Here is where the rub comes though. What we call the fall is Adam or Israel’s failure to hold up their side of the bargain (covenant life) with God because of the weakness of the mortal human nature to obtain righteousness through works or ones own effort. This means then that God’s chosen ones were cast back out of the Garden into the fringes of their former realm of mortal existence. In other words they lost immortality and were not much better off than their original state of Gentile existence, however they were still the chosen ones and there was this thing called the promise that gave them hope and to all humanity through them as well.


Norm - #6351

March 9th 2010

Until the time of the messiah they were living in a covenant “Sin” lost condition under the burden of the Law which relegated them back to the dust of the Earth just as the lost Gentile world remained. However it was a covenant “Sin” that was reversible through the promised seed of the coming messiah which restored them to Garden status contrary to pagan humanity’s natural lost existence. The catch though is that this Sin was removed only for those in Covenant while humanity that still resides outside the New Jerusalem are still in the desert wilderness without the river of life. In Gen 3:18-19 we see this condemnation back to the “dust of the earth” or mortal status that hung over their head until the coming of the promised “seed”. These stories about Israel are told using metaphorical symbols that one can determine if you set your mind to it as they are found in various forms throughout all scripture. That is why it’s possible to decipher what Paul is talking about in Rom 5-8 and 1 Cor 15 and put the puzzle together. What Paul calls a mystery often times.


Chris Massey - #6352

March 9th 2010

JHM:

“Inspiration-of-the-Gaps” Haha, I like that. Point taken. I totally agree that the absence of historical/scientific error about a particular biblical statement does not amount to evidence FOR its inspiration. This would indeed amount to an inspiration-of-the-gaps approach.

I’m not trying to mount a proof of inspiration. I’m simply trying to say that a belief in the inspiration of Scripture is not incompatible with a recognition that Adam wasn’t historical.

Your initial question seems to presuppose a particular view of inspiration. Namely, that on every subject the Bible touches its treatment of the subject matter should be 100% accurate by all criteria (scientific, historical, theological, etc.). If that is the view of inspiration that one holds, then it makes perfect sense to say “If Paul is not reliable on X, inspiration is disproved. Therefore I cannot trust him on Y.”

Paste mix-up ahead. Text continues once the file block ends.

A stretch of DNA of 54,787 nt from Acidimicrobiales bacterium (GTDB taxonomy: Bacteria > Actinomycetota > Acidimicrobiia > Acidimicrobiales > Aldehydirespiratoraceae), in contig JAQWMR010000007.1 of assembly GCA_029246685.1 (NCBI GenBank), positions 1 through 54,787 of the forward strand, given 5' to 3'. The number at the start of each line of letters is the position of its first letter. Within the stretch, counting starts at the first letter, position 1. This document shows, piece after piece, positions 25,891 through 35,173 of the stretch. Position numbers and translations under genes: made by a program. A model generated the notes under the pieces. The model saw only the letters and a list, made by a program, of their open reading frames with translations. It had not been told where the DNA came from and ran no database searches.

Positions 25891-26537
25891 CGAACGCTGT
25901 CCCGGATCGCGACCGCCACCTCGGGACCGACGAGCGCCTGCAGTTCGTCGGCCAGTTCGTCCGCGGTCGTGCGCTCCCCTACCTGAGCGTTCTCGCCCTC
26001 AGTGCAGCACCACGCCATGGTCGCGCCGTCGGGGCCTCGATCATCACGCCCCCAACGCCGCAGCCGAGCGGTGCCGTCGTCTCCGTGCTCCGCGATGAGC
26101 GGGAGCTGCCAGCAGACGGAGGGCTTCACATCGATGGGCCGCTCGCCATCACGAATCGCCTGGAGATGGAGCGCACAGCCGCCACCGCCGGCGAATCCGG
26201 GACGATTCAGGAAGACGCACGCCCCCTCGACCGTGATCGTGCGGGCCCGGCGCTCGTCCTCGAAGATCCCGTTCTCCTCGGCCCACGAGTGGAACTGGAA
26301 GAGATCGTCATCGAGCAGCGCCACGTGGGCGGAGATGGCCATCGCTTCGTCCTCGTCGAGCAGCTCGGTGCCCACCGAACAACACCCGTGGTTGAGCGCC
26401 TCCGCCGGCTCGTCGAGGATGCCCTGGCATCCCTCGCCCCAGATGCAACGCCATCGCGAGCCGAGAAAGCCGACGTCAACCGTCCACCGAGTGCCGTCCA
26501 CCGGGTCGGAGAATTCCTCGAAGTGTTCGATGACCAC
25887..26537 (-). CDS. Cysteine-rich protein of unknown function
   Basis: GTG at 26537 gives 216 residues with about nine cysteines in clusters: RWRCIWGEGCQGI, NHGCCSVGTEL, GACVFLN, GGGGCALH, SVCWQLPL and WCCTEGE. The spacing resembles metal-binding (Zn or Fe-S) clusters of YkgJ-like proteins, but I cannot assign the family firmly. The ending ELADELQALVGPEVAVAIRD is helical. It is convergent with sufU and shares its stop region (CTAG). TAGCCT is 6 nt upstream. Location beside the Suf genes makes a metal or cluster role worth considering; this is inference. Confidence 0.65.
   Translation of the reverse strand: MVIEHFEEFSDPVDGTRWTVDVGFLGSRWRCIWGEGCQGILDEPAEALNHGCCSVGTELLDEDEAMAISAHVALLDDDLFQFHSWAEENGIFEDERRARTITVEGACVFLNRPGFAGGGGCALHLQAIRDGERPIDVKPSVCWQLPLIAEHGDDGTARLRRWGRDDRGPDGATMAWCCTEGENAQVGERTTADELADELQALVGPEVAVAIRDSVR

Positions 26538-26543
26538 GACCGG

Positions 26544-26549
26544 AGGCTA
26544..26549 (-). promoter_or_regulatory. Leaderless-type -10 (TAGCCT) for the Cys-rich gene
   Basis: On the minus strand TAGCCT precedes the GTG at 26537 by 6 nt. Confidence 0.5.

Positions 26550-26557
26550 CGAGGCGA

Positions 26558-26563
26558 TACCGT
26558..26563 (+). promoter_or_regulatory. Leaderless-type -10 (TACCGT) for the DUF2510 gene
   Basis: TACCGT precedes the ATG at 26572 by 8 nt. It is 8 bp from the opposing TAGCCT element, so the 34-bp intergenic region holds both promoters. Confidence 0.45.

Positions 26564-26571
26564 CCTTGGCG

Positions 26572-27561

...


Chris Massey - #6353

March 9th 2010

...

JHM:

But what if inspiration is more like this: God gave specific messages to specific men throughout history and permitted them to convey those messages in a fashion that reflected their (sometimes inaccurate) cultural, scientific, and historical understandings. If this is one’s view of inspiration, then the discovery that an author’s particular historical or scientific understanding has now been surpassed by 21st century science, archaeology, etc. does not shatter one’s view of inspiration. It may, in fact, help us to distill the core message from the incidental messages.

What’s the inspired message and what’s incidental? That the challenge, I suppose. It may be a difficult task, but I think it is one we’re forced to attempt. I don’t have any easy answer for you. Although I do think it is fairly obvious from Paul’s preaching and the NT as a whole that the cross of Christ as an atonement for sin is the central message.

Your question really boils down to “Why should we believe the Bible is inspired at all?” If you used to answer that question with “Because it is 100% accurate about everything it says as judged by any criteria” then you will probably need to find a new answer. I know that’s the journey I’m on.


JHM - #6356

March 9th 2010

Chris,

Interesting points. When you said: